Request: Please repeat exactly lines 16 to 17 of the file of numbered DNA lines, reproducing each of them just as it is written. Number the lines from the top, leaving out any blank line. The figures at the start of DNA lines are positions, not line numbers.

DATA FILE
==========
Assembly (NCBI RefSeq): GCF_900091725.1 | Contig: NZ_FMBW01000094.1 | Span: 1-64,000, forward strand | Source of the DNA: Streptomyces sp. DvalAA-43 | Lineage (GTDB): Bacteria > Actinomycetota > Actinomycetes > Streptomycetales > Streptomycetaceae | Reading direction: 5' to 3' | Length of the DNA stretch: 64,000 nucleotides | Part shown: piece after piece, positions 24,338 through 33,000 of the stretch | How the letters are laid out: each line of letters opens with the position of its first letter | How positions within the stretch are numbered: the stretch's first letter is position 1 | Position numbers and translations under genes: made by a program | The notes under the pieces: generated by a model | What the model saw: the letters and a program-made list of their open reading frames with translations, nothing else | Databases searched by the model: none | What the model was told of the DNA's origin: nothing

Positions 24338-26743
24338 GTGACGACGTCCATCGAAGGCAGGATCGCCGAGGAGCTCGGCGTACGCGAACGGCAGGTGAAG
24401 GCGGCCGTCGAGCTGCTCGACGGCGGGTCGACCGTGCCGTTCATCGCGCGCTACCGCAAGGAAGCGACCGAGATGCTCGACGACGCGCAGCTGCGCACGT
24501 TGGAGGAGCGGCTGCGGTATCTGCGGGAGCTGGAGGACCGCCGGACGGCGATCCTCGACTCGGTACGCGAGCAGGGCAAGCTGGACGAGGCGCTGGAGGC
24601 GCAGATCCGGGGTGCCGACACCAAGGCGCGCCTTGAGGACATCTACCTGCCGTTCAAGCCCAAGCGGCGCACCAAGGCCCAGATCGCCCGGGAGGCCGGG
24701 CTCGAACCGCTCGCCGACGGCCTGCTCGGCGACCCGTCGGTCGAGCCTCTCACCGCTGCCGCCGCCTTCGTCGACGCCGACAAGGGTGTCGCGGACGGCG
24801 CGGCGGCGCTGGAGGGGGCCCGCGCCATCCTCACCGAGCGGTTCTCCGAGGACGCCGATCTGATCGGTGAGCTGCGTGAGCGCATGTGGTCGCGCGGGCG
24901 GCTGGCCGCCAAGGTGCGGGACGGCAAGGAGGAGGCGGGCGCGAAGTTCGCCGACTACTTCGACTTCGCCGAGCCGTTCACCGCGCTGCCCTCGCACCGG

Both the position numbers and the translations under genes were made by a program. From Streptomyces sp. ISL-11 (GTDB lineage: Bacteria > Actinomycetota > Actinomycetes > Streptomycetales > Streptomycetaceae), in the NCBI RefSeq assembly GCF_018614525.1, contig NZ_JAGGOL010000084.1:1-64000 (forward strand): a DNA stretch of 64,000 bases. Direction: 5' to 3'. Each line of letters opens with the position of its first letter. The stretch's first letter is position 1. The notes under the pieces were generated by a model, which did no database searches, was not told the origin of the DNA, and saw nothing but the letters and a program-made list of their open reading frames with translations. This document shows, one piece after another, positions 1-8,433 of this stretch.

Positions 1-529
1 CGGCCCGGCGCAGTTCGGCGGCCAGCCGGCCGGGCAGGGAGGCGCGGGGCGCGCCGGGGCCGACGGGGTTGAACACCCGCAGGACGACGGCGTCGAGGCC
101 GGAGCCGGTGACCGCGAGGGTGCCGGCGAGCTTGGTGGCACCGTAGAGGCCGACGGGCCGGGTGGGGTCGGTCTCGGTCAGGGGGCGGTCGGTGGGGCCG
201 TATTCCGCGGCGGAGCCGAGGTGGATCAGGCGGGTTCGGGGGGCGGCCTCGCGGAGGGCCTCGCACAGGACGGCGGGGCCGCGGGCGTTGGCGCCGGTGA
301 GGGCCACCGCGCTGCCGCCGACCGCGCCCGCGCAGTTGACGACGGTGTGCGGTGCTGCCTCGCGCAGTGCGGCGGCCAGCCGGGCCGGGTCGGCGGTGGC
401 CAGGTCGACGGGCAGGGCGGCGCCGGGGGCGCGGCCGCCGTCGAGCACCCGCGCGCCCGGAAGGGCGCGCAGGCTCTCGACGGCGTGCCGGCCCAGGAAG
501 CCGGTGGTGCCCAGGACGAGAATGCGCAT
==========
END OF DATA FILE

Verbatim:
401 CAGGTCGACGGGCAGGGCGGCGCCGGGGGCGCGGCCGCCGTCGAGCACCCGCGCGCCCGGAAGGGCGCGCAGGCTCTCGACGGCGTGCCGGCCCAGGAAG
501 CCGGTGGTGCCCAGGACGAGAATGCGCAT